Struck dead at first, what needs a second striking? 250
Poor queen of love, in thine own law forlorn,
To love a cheek that smiles at thee in scorn!
Now which way shall she turn? what shall she say?
Her words are done, her woes the more increasing; 254
The time is spent, her object will away,
And from her twining arms doth urge releasing:
‘Pity,’ she cries; ‘some favour, some remorse!’ 257
Away he springs, and hasteth to his horse.
But, lo! from forth a copse that neighbours by,
A breeding jennet, lusty, young, and proud, 260
Adonis’ trampling courser doth espy,
And forth she rushes, snorts and neighs aloud:
The strong-neck’d steed, being tied unto a tree,
Breaketh his rein, and to her straight goes he.
Imperiously he leaps, he neighs, he bounds, 265
And now his woven girths he breaks asunder;
The bearing earth with his hard hoof he wounds,
Whose hollow womb resounds like heaven’s thunder; 268
The iron bit he crushes ’tween his teeth,
Controlling what he was controlled with.
His ears up-prick’d; his braided hanging mane 271
Upon his compass’d crest now stand on end;
His nostrils drink the air, and forth again,
As from a furnace, vapours doth he send:
His eye, which scornfully glisters like fire,
Shows his hot courage and his high desire.
Sometime he trots, as if he told the steps, 277
With gentle majesty and modest pride;
Anon he rears upright, curvets and leaps,
As who should say, ‘Lo! thus my strength is tried; 280
And this I do to captivate the eye
Of the fair breeder that is standing by.’
What recketh he his rider’s angry stir,
His flattering ‘Holla,’ or his ‘Stand, I say?’ 284
What cares he now for curb or pricking spur?
For rich caparisons or trapping gay?
He sees his love, and nothing else he sees,
Nor nothing else with his proud sight agrees.
Look, when a painter would surpass the life,
In limning out a well-proportion’d steed,
His art with nature’s workmanship at strife,
As if the dead the living should exceed; 292
So did this horse excel a common one,
In shape, in courage, colour, pace and bone.
Round-hoof’d, short-jointed, fetlocks shag and long,
Broad breast, full eye, small head, and nostril wide, 296
High crest, short ears, straight legs and passing strong,
Thin mane, thick tail, broad buttock, tender hide:
Look, what a horse should have he did not lack,
Save a proud rider on so proud a back. 300
Sometimes he scuds far off, and there he stares;
Anon he starts at stirring of a feather;
To bid the wind a base he now prepares,
And whe’r he run or fly they know not whether;
For through his mane and tail the high wind sings, 305
Fanning the hairs, who wave like feather’d wings.
He looks upon his love, and neighs unto her;
She answers him as if she knew his mind; 308
Being proud, as females are, to see him woo her,
She puts on outward strangeness, seems unkind,
Spurns at his love and scorns the heat he feels,
Beating his kind embracements with her heels.
Then, like a melancholy malcontent, 313
He vails his tail that, like a falling plume
Cool shadow to his melting buttock lent:
He stamps, and bites the poor flies in his fume.
His love, perceiving how he is enrag’d, 317
Grew kinder, and his fury was assuag’d.
His testy master goeth about to take him;
When lo! the unback’d breeder, full of fear, 320
Jealous of catching, swiftly doth forsake him,
With her the horse, and left Adonis there.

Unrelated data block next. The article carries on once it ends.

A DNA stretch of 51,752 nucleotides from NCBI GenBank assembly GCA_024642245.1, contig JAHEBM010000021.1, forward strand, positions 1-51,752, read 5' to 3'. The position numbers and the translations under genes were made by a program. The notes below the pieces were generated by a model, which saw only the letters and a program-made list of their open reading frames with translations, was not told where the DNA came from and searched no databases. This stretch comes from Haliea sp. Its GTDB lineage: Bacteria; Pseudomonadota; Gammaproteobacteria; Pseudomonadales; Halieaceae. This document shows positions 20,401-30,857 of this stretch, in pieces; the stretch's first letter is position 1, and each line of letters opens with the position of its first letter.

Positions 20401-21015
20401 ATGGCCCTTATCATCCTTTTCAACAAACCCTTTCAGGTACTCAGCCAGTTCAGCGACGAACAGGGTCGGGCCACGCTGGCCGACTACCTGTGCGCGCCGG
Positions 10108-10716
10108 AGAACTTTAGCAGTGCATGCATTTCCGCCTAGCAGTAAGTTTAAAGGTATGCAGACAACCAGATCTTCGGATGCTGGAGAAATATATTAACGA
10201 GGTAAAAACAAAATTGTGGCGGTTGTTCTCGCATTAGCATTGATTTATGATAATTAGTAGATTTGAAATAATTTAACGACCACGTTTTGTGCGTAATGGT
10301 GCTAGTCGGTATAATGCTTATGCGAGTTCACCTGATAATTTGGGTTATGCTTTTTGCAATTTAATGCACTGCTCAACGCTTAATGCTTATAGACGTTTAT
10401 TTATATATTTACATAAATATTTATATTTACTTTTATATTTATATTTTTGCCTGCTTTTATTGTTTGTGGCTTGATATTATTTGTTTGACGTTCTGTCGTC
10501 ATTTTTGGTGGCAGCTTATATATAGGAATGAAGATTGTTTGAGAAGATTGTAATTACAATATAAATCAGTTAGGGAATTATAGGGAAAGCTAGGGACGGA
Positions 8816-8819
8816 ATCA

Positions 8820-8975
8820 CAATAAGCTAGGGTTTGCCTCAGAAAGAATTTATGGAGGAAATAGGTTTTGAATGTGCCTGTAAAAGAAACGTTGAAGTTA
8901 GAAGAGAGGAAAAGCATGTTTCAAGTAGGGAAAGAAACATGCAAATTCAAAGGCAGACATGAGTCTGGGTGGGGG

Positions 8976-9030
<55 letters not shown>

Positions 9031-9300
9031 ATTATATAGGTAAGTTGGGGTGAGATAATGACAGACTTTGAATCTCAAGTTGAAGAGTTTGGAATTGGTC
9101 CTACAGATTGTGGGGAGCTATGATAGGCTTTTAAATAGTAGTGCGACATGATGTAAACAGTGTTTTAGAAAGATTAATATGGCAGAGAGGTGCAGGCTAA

As they were mad, unto the wood they hie them,
Out-stripping crows that strive to over-fly them. 324
All swoln with chafing, down Adonis sits,
Banning his boisterous and unruly beast:
And now the happy season once more fits,
That love-sick Love by pleading may be blest;
For lovers say, the heart hath treble wrong
When it is barr’d the aidance of the tongue.
An oven that is stopp’d, or river stay’d,
Burneth more hotly, swelleth with more rage:
So of concealed sorrow may be said; 333
Free vent of words love’s fire doth assuage;
But when the heart’s attorney once is mute,
The client breaks, as desperate in his suit. 336
He sees her coming, and begins to glow,—
Even as a dying coal revives with wind,—
And with his bonnet hides his angry brow;
Looks on the dull earth with disturbed mind,
Taking no notice that she is so nigh, 341
For all askance he holds her in his eye.
O! what a sight it was, wistly to view
How she came stealing to the wayward boy;
To note the fighting conflict of her hue, 345
How white and red each other did destroy:
But now her cheek was pale, and by and by
It flash’d forth fire, as lightning from the sky.
Now was she just before him as he sat, 349
And like a lowly lover down she kneels;
With one fair hand she heaveth up his hat,
Her other tender hand his fair cheek feels: 352
His tenderer cheek receives her soft hand’s print,
As apt as new-fall’n snow takes any dint.
O! what a war of looks was then between them;
Her eyes petitioners to his eyes suing; 356
His eyes saw her eyes as they had not seen them;
Her eyes woo’d still, his eyes disdain’d the wooing:
And all this dumb play had his acts made plain
With tears, which, chorus-like, her eyes did rain. 360
Full gently now she takes him by the hand,
A lily prison’d in a gaol of snow,
Or ivory in an alabaster band;
So white a friend engirts so white a foe: 364
This beauteous combat, wilful and unwilling,
Show’d like two silver doves that sit a-billing.
Once more the engine of her thoughts began:
‘O fairest mover on this mortal round, 368
Would thou wert as I am, and I a man,
My heart all whole as thine, thy heart my wound;
For one sweet look thy help I would assure thee,
Though nothing but my body’s bane would cure thee.’ 372
‘Give me my hand,’ saith he, ‘why dost thou feel it?’
‘Give me my heart,’ saith she, ‘and thou shalt have it;
O! give it me, lest thy hard heart do steel it,
And being steel’d, soft sighs can never grave it:
Then love’s deep groans I never shall regard,
Because Adonis’ heart hath made mine hard.’
‘For shame,’ he cries, ‘let go, and let me go;
My day’s delight is past, my horse is gone, 380
And ’tis your fault I am bereft him so:
I pray you hence, and leave me here alone:
For all my mind, my thought, my busy care,
Is how to get my palfrey from the mare.’ 384